It was difficult not to feel the passage of time at the NFL Annual Meeting in Orlando, Fla., which concluded Wednesday. The newest wave of general managers looks younger than ever. And for the second time in a little more than two weeks, owners mourned one of their own.
The Buffalo Bills' Ralph Wilson Jr. had made it to Detroit Lions owner William Clay Ford Sr.'s funeral earlier this month, 10 days before his own death Tuesday at age 95. Wilson's legacy was shining. He served in World War II. He was one of the founding members of the AFL. He was called "the conscience of the NFL" by his own peers. On Saturday, at the same time and in the same Detroit-area reception venue, Wilson's life will be celebrated, by Commissioner Roger Goodell among others, as Ford's had been.
Wilson's passing, coupled with Ford's, vividly underscored an ongoing transition to the next generation of league ownership. The New Orleans Saints' Tom Benson and Pittsburgh Steelers' Dan Rooney now head the elder statesmen of the NFL. But of course, there is one thing very different about Wilson, something that set him apart from Ford, and even from Benson and Rooney.
Wilson had known for years that nobody in his family would take over the Bills. The smooth generational transitions that the Fords, Bensons and Rooneys already have taken pains to put in place are absent for Buffalo. And so, not long after Goodell -- at the request of Wilson's widow -- announced Wilson's death to the other owners on Tuesday afternoon, the whispering began about what would happen next to the Bills. In their official comments, owners and team executives were careful to be respectful of the moment, not wanting to speculate too soon about the business machinations to come. But in the hallways and at the hotel bar later, those who have such friends eventually began noting that they knew a guy who wanted a team, who might have enough money to buy one, who might want to make a run at the Bills.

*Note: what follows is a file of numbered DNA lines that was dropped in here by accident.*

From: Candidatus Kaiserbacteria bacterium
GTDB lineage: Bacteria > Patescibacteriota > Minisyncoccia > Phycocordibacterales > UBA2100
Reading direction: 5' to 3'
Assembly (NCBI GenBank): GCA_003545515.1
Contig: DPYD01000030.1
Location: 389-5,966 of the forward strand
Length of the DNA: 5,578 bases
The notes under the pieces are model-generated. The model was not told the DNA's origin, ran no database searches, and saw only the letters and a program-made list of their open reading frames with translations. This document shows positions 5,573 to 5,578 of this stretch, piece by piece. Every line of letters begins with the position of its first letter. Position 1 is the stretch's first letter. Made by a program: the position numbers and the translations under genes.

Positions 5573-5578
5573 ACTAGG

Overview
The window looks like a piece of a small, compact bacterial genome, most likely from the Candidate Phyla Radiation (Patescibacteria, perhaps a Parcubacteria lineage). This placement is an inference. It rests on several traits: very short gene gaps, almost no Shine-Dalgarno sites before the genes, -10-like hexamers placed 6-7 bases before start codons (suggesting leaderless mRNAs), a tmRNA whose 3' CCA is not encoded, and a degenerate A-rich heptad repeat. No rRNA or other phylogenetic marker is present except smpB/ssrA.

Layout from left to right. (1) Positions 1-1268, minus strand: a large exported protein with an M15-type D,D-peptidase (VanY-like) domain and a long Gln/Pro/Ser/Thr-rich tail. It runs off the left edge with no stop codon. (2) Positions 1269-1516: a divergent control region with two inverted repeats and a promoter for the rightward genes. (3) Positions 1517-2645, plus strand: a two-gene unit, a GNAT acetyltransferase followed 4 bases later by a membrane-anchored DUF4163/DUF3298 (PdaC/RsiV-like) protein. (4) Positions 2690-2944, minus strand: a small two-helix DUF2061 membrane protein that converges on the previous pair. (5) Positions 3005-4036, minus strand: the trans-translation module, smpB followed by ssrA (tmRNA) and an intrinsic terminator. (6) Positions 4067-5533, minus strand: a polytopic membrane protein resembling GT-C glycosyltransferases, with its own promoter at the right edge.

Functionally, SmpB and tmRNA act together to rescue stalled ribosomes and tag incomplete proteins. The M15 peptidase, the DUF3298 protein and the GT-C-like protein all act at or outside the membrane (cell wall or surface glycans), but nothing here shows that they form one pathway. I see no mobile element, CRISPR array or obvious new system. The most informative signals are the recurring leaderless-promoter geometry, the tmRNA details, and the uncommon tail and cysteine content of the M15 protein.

That is what Bills fans have been dreading for decades, and in particular as Wilson has receded from public view in recent years. The Bills always have felt very much a part of their town, where the stadium parking lots abut the backyards of an Orchard Park, N.Y., neighborhood. Wilson had kept his word that the Bills would remain in Buffalo in his lifetime. Quietly, savvy fans had crossed their fingers that Wilson would outlive the NFL's vacancy in Los Angeles, an obvious potential landing spot for a new owner who might not share Wilson's loyalty to Western New York. It was not lost on anyone that there was a certain futility when the Bills announced on Thursday new members of an advisory group dedicated to exploring the possibility of building a new stadium in the Buffalo area. It is an intriguing effort, with an impressive list of local leaders. But their work ultimately is limited by the uncertainty in ownership now.
Scott Sarama, a longtime Bills fan who founded the fan website twobillsdrive.com, said that the dark cloud of potential relocation has hung over the region for so many years. While Wilson was alive, that storm on the horizon never got any closer, but it also never receded. Sarama, for one, is ready, after hearing so much speculation about the future, for the skies to finally gain some clarity.